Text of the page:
DDS Safe, which is an online cloud-based data backup system that is used by the hundreds of dental practice offices across the United States and using to safeguard medical records and other information of their patients from ransomware attacks that have been hit with ransomware. Provided by two Wisconsin-based companies, namely, Digital Dental Record and PerCSoft, the backend system of affected medical records retention and backup solutions has probably been hit by the Sodinokibi ransomware, also known as Sodin or REvil malware. Though it is not yet clear how the attackers had managed to compromise the company’s infrastructure, the latest ransomware attack is yet another example of the successful supply chain attack, crippling the computer systems in 400 dental practice offices around the United States current week.
As per the statements that have been released by both the companies, the ransomware virus hit a remote data management software on Monday, 26th of August, that DDS Safe uses to back up its client data and encrypted files of hundreds of the dental practice customers relying on the backup solution. The ransomware attack had some serious effects on some dental offices, with one McFarland dentist quoted by CNN as saying:
Ransomware virus typically and in usual cases encrypts all the files on the targeted computers and then demands a ransom (usually in Bitcoins) in exchange for the decryptor from the attacker that helps the victims regain access to their important or crucial files. At the time of writing, the company has claimed to have a decryptor that they are using to help the affected customers decrypt their files at a good rate of succession.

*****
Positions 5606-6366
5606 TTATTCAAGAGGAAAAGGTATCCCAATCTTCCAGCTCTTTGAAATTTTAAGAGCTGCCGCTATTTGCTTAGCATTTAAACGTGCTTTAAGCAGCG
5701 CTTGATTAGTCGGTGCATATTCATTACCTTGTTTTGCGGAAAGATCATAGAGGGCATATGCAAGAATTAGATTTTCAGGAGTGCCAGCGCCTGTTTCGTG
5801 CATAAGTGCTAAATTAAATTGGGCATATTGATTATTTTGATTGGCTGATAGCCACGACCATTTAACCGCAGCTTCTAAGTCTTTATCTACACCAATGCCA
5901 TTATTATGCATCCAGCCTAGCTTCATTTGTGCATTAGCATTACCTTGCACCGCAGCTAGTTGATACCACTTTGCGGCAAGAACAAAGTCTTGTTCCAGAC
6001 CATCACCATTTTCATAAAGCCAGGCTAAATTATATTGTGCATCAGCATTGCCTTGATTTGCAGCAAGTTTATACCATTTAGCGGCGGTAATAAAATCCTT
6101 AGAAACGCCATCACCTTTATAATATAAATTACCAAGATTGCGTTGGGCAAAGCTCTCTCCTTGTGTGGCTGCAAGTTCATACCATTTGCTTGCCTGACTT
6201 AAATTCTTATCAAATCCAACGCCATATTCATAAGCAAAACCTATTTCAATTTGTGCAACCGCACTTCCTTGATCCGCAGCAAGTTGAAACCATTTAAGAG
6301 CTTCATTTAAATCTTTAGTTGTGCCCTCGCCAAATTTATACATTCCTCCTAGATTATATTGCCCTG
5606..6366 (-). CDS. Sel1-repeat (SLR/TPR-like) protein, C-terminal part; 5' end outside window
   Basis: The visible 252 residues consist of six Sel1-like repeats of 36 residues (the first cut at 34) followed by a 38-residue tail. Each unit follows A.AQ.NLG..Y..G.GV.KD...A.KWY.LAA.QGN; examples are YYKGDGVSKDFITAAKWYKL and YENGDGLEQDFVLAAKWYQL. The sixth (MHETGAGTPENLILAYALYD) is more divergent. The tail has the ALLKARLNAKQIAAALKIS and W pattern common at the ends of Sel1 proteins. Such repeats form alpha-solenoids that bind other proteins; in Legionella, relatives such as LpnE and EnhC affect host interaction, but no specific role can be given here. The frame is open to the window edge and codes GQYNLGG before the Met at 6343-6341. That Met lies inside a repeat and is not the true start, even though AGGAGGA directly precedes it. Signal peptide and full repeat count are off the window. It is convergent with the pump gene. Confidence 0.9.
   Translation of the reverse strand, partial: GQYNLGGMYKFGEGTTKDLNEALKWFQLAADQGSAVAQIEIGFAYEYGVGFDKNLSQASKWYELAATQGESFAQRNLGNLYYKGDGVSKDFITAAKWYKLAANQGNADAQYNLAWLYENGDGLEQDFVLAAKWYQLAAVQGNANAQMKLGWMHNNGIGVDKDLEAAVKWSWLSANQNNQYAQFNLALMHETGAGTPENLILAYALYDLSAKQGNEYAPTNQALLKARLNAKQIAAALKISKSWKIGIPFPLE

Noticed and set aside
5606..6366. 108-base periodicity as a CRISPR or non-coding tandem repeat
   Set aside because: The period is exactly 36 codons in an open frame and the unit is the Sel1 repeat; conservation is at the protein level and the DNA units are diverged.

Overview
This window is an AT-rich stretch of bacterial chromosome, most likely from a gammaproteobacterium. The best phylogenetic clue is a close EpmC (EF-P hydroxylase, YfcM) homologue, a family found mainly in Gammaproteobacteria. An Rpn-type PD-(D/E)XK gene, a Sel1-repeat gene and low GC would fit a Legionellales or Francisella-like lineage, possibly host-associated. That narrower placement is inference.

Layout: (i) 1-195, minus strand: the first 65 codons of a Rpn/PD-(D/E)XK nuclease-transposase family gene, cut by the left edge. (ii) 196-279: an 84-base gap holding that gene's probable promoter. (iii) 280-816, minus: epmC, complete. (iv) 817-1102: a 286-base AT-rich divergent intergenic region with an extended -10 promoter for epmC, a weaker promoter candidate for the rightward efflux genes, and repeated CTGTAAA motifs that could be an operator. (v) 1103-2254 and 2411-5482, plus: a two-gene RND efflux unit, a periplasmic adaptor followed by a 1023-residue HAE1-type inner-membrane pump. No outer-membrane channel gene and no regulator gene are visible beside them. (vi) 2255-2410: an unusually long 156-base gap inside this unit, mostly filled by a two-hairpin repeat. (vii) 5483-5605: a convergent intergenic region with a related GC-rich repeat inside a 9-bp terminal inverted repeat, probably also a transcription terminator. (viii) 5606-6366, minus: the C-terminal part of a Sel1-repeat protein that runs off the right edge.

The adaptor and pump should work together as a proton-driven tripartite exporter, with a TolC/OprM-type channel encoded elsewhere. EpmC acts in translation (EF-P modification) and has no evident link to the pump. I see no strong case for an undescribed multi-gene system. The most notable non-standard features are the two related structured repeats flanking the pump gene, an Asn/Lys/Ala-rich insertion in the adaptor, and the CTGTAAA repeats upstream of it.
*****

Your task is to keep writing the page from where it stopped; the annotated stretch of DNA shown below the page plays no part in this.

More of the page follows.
Nevertheless, the official statements from the companies have not yet particularly mentioned how they got their hands on the ransomware decryption software, suggesting that the unknown amount of ransom has been paid to the cybercriminals. Meanwhile, the companies said that they are actively working with the Federal Bureau of Investigation’s Cyber Crime Unit to thoroughly investigate the incident, adding to that they have been in touch with most of the affected customers, describing them as the only small percentage of the affected practices.
This year has seen a steep in ransomware attacks against the public infrastructure and government institutions, from where the cybercriminals seek successful returns as most of the times the targeted organizations content is vital to the public interest. Earlier this year, the ransomware has crippled the computer system infrastructure of multiple states in the United States, including Florida, Baltimore, and Texas. In March, ransomware also hit Norsk Hydro and forcing the Aluminum giant to shut down several plants and switch to manual operations. Just in the last week, some residents of South Africa financial capital, Johannesburg were left without electricity after the city’s power company got attacked by a ransomware virus.
Source: The Hacker News
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